Yesterday we shared some news coming out of photographer Vincent LaForet’s camp that the website service liveBooks — which is used by many photographers — was quite possibly on its way out. This after a month of silence and “knowledgeable sources” indicating that the US branch of the business was all but shut down.
A few hours after that news broke, however, we found out what was really happening: liveBooks has been acquired by the online event marketplace WeddingWire. Read more…
The modern web was made for photographers; it’s such a visual medium where beautiful images have an incredible impact. Text, or copy, is still important for SEO considerations and for those visitors that want to spend more time on your content. Video is fantastic, and many photographers have the capability to produce great videos with their current equipment.
But unlike still images, by its nature video demands time — you need 30 seconds to watch a 30 second video versus a quick glance at a photo that usually communicates the entire message.
Opened in 1949, the George Eastman House in Rochester, New York is the world’s oldest museum dedicated to photography. It’s world renowned for its collection of more than 400,000 photos and negatives dating back to when the medium was first invented.
If you would like to check out some of the museum’s photos but can’t make the trip out to Rochester, there’s now a sleek new way for you to browse the imagery. The museum announced this week that it has become the first photo museum to join the Google Art Project.
How well does your favorite photo hosting and/or sharing service handle the copyright information and EXIF data of your photographs? How do the popular services stack up against one another in this regard?
Metadata handling isn’t often discussed when photo sites are compared, but that’s what the International Press Telecommunications Council (IPTC) has been devoting an entire study to. The organization has published its findings regarding which companies play nicely with your metadata, and which pretend it’s not there.
Obvious Corp, the company that spawned Twitter, has unveiled a new project called Medium. It’s a site that attempts to revolutionize how online publishing is done.
Instead of content being centralized around individual people, it features photographs and text grouped into themed collections. Content within collections can be sorted by how “interesting” viewers rated it to be.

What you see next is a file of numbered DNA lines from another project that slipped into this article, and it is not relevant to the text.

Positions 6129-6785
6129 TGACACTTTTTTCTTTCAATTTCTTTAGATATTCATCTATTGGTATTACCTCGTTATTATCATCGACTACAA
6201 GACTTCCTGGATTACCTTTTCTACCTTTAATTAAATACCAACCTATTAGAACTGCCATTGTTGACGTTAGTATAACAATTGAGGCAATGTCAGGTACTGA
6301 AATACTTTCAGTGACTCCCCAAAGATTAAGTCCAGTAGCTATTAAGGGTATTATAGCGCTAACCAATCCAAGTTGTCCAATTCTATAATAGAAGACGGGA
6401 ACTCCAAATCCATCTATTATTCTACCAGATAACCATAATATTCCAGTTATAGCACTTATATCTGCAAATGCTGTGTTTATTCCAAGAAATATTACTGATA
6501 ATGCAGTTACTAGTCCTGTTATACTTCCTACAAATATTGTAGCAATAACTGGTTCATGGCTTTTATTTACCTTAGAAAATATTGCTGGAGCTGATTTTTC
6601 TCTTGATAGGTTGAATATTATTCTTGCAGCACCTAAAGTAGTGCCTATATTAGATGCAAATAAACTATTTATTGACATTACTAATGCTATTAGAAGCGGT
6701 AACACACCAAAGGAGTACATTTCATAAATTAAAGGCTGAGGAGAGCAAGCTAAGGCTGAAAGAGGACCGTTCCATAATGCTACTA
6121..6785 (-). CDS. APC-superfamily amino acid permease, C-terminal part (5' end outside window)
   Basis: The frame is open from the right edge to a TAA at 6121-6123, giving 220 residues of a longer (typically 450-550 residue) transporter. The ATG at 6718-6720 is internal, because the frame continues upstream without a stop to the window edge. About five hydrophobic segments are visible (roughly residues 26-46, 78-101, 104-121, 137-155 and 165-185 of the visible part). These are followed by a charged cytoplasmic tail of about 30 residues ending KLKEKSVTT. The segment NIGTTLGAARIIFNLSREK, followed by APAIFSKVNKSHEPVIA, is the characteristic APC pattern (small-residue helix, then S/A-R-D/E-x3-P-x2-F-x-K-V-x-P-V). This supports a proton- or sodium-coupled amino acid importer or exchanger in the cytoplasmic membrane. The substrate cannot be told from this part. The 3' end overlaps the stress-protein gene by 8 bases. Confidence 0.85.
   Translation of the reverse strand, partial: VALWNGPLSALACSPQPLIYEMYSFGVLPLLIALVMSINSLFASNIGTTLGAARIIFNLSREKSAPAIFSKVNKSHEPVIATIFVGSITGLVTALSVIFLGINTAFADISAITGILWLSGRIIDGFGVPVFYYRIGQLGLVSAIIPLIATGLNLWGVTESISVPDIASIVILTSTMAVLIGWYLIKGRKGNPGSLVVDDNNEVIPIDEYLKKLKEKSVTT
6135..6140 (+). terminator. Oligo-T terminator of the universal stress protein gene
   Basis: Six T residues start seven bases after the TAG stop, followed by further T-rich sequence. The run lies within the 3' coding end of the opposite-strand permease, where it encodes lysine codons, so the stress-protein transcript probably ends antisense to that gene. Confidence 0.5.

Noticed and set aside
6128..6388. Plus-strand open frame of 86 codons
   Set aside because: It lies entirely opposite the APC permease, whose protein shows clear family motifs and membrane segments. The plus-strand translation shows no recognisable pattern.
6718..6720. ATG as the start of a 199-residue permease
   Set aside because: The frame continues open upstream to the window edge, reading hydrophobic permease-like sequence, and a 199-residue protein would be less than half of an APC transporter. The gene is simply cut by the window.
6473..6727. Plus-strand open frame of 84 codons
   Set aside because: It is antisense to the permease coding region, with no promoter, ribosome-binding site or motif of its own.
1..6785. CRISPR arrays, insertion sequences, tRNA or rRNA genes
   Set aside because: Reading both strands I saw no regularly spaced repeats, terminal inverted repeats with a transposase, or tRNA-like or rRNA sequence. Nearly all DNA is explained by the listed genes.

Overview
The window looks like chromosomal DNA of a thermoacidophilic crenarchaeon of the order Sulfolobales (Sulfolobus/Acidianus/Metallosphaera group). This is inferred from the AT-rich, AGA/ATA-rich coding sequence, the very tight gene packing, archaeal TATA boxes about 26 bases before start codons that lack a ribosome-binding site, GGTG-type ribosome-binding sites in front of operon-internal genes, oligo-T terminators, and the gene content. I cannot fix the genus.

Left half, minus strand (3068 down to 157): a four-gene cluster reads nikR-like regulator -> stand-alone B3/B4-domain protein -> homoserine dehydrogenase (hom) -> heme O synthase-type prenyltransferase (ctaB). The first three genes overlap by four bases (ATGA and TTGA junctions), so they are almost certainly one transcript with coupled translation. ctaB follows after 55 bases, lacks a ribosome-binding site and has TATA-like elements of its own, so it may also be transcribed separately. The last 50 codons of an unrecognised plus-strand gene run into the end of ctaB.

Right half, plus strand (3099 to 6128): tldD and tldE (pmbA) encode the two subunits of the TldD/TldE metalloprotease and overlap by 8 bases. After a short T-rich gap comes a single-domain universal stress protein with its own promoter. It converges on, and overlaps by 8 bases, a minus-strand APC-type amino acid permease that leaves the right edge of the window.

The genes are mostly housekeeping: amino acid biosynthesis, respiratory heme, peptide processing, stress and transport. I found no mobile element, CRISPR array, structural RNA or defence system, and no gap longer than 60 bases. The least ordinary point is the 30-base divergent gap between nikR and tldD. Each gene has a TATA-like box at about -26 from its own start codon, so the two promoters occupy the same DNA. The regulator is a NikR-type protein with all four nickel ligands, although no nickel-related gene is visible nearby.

When shopping for a new computer, online shops often allow you to customize the computer and choose the individual components that go into it. If the computing world can offer that, why not the photography world?
Turns out you can with Leica cameras. The company has a website called “Leica à la carte“, through which you can configure a film Leica rangefinder to suit your tastes and needs.
There are currently 22 “generic” top level domains (e.g. .COM, .NET, .ORG), but that’s about to change. ICANN, the authority behind the Internet’s domain name system, began accepting applications for new gTLDs, meaning we may soon see web addresses that end in things like .PARIS, .FERRARI, and .KIDS. Yesterday was “reveal day” — the day on which the full list of domain proposals and applicants was published. The reveals some pretty interesting clues on some photo-related domains that might soon hit the web.
The Image Language is a simple web app that lets you “write with images”. Feed it a chunk of text, and it turns each words into the top image result on Google Images. The image above shows what this paragraph looks like when fed through the system.
The Image Language (via Laughing Squid)
Curious about where people like to take pictures in your part of the world? Sightsmap is a simple Google Map app that takes geo data from the photos uploaded to Panoramio (now a Google service) and uses it to generate a heatmap.
In August 2005, a UK student named Alex Tew launched a creative project called The Million Dollar Homepage. It was a simple webpage containing 1 million pixels that he sold to advertisers for $1 each. The idea quickly went viral, and Tew became a millionaire less than six months after launching it. The Most Expensive Picture is a new photo website that may make its owners rich in a similar way. Anyone can upload a photograph to the website, but for a price: you’ll need to pay $1 more than the person before you. Each photo is featured for at least an hour before new submissions are accepted, and the first 300 submissions will be turned into a book (which all the submitters will receive).
The Most Expensive Picture (via Coudal Partners)